Black Adam

Comics have been around a long time now. Some of the original characters are closing in on eighty years of history, if not longer. The ones who have stuck around have, as a rule, have their histories rewritten, their personalities and motivations changed. Black Adam’s history began with his first appearance back in 1945, and he has evolved over time from a flat-out villain, mirror opposite of a powerful hero, to an anti-hero with an actual history. Dwayne Johnson, despite being a celebrity movie star, spent over a decade trying to bring the character to the big screen. Finally, he succeeded, with the theatrical release of Black Adam.

Johnson’s version goes with the more recent developments of the character: an anti-hero, protector of Kahndaq, one of DC Comics’ many fictional countries. Teth-Adam, his original name, is one of the most physically powerful beings in the DC Universe. Despite Johnson’s claims in various interviews, Adam doesn’t have all the same powers as Superman, but they are physically on par, I’d agree with that. In recent years, the characters connected to the wizard Shazam have also gained the ability to wield magic lightning as a weapon.

In this version of events, Kahndaq has been under the dominion of Intergang, a scientifically advanced criminal organization that, in the comics, usually pesters Superman. Teth-Adam has become something of a myth, not seen in 5,000 years. An archeologist named Adriana (a very different version of a comic book character, played by Sarah Shahi, who was on Person of Interest among other shows) is desperately trying to safeguard some powerful magic from Intergang, and, in the course of a struggle, ends up summoning Teth-Adam. A hugely powerful being suddenly appearing in an unstable region gets the attention of a lot of important people, and this leads to both familiar characters and new ones. Amanda Waller, of Suicide Squad fame, decides she needs to take action.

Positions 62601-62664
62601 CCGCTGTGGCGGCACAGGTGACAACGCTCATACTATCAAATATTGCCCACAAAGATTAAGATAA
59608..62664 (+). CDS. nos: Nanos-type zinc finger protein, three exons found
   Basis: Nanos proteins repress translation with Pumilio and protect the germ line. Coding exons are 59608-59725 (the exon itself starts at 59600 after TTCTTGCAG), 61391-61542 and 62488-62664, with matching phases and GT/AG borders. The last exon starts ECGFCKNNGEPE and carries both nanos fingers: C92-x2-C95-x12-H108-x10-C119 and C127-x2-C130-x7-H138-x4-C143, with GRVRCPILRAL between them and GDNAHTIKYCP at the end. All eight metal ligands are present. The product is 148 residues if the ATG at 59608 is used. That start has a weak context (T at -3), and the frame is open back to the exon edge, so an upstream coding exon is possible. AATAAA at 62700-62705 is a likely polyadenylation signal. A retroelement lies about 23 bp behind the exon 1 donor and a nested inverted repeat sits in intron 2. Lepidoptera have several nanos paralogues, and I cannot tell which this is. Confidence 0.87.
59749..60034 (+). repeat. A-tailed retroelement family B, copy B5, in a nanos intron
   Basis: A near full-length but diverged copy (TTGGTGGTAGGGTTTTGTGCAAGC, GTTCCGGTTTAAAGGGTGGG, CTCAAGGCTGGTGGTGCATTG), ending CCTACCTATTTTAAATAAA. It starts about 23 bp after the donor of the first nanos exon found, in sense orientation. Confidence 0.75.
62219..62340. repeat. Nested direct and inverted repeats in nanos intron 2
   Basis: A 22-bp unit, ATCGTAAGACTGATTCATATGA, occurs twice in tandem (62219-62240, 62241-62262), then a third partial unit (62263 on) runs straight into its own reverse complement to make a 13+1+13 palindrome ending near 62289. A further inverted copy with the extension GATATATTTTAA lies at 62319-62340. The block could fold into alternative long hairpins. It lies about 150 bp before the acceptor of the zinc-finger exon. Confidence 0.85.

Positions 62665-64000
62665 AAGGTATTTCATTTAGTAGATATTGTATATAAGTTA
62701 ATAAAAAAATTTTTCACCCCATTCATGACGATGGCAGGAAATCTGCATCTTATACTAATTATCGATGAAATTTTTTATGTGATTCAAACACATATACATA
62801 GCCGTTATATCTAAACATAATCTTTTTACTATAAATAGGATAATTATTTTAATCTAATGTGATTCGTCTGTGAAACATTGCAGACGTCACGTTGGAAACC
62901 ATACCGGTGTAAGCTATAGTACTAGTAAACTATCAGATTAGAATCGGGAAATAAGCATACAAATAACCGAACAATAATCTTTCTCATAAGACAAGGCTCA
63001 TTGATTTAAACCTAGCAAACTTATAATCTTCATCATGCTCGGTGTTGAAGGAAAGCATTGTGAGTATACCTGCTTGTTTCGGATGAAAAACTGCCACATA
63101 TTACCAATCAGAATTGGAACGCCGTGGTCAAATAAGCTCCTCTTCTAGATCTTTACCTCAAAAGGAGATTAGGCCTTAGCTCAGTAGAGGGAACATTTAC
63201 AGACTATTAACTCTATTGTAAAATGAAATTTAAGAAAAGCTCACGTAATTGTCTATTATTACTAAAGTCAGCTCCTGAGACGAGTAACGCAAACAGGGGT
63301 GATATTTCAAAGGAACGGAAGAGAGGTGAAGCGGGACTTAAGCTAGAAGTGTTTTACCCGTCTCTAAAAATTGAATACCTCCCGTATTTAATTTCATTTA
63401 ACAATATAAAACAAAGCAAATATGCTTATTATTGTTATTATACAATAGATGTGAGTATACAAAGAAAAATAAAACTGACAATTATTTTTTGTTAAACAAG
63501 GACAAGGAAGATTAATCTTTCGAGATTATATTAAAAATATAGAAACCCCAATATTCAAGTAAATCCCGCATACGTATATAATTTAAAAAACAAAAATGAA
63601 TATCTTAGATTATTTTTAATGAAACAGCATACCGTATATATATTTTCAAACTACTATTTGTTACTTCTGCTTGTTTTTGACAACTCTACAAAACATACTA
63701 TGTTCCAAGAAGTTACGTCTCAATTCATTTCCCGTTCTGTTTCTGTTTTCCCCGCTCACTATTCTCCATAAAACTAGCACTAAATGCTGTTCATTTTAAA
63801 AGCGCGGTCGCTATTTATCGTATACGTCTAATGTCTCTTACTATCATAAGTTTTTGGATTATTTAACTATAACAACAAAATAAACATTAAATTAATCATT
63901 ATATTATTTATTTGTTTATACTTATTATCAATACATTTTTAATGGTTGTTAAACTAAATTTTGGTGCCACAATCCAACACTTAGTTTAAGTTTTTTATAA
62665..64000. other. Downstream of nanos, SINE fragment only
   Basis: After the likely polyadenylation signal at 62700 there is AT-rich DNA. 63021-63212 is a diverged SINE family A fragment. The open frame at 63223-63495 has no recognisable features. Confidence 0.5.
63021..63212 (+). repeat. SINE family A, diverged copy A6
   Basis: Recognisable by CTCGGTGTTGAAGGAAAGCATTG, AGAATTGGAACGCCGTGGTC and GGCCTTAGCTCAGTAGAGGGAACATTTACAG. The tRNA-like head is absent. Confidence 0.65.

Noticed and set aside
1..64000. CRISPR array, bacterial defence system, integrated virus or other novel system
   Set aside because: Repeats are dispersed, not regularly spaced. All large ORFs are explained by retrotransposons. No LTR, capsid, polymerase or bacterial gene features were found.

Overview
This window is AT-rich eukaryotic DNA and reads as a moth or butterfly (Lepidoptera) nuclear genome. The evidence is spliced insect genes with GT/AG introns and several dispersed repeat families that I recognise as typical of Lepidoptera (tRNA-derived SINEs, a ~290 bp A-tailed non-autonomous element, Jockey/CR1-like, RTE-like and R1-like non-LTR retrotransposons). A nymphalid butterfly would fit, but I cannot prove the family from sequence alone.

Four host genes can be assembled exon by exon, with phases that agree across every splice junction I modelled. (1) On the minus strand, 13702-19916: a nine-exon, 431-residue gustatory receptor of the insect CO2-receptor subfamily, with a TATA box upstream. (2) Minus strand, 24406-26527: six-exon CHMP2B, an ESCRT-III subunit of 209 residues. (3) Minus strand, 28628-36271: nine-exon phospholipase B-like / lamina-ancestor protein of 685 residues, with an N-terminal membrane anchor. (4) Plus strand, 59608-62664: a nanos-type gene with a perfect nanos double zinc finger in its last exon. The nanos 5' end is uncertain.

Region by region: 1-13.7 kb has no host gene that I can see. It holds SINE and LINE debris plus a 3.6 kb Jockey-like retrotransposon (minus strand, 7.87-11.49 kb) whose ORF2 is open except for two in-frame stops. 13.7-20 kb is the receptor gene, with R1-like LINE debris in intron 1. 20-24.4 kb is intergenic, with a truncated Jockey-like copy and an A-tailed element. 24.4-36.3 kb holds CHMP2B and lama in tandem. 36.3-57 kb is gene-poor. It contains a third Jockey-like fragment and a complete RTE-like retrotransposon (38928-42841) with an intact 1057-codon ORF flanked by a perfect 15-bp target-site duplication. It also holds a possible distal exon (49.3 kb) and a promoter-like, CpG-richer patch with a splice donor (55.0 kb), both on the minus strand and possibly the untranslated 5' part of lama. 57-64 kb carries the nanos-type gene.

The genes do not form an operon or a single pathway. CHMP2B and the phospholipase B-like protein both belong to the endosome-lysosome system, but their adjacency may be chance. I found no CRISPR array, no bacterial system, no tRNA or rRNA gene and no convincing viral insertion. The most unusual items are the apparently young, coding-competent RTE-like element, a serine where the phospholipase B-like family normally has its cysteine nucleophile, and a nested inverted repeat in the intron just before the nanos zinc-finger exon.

Waller is in contact with the Justice Society, and they agree to go try and contain the situation. We get enough of a sense of history to know the JSA has been around at least for a generation by way of a cameo I hadn’t heard anything about. Why they haven’t been talked about before is never touched on. This version consists of two newcomers, Atom Smasher and Cyclone, who are apparently second generation (at least) heroes, who join Hawkman (Aldis Hodge of Leverage and City On A Hill) and Dr. Fate (Pierce Brosnan). This is the smallest version of the JSA I’ve ever seen, and for those keeping track, the fourth live action version of them, although the first on the big screen.

The JSA journey to Kahndaq and confront Teth-Adam, who is having some difficulties with the modern world, although not as many as you might expect. Hawkman comes on far too strong, making a lot of things worse, and Adriana calls out the JSA on some of the hypocrisy of their actions and attitudes. She makes some excellent points in her speech.

Eventually, to no great surprise, the JSA and Adam end up working together. Adam even agrees with some of the demands placed on him, which leads to another cameo by a familiar face from a recent tv show and movie. The heroes (and Adam, who insists he’s not a hero throughout the movie) fight a new menace that emerges, another adaptation of an old Shazam-connected character, or actually an amalgamation of two of them. There’s a massive final fight, not everyone makes it through, and we see a new status quo by the end. As is pretty much a requirement of superhero movies now, thanks to the efforts of the MCU, there is a scene in the credits, which involves a cameo by arguably the best-known hero in the world, and a setup for possible future conflict.

What I Liked: I’ve always been a fan of the original Captain Marvel, and the characters related to him win some affection by association. Dwayne Johnson is always fun to watch in an action movie. Aldis Hodge and Pierce Brosnan did amazing jobs as Hawkman and Dr. Fate. I liked the cameos and connections to other DC projects, both as world building, something I’m a huge fan of, and because they actually made sense and didn’t feel forced. There were a few good plot twists I didn’t see coming, and they gave some depth to the main character. Adriana calling the JSA on their actions, and inaction, was a great plot point.

What I Didn’t: I get it happening on several levels, but I really don’t like the big death near the end. There was a big scene that involved Teth-Adam escaping from something that really didn’t make a lot of sense the way it played out. I’m hoping we get to see more of the JSA than this very reduced group, and learn some more of their history in the DC movies. And maybe have it explained why Dr. Fate at the very least was never referenced in some of the earlier major events.

I grant this is a low bar, but this is better than a lot of what DC has put out for movies. I enjoyed it, and would happily watch more of Black Adam, the JSA, or both. I’ll give this a 3.5 out of 5. It will be interesting to see where the DCEU (terrible abbreviation) goes from here.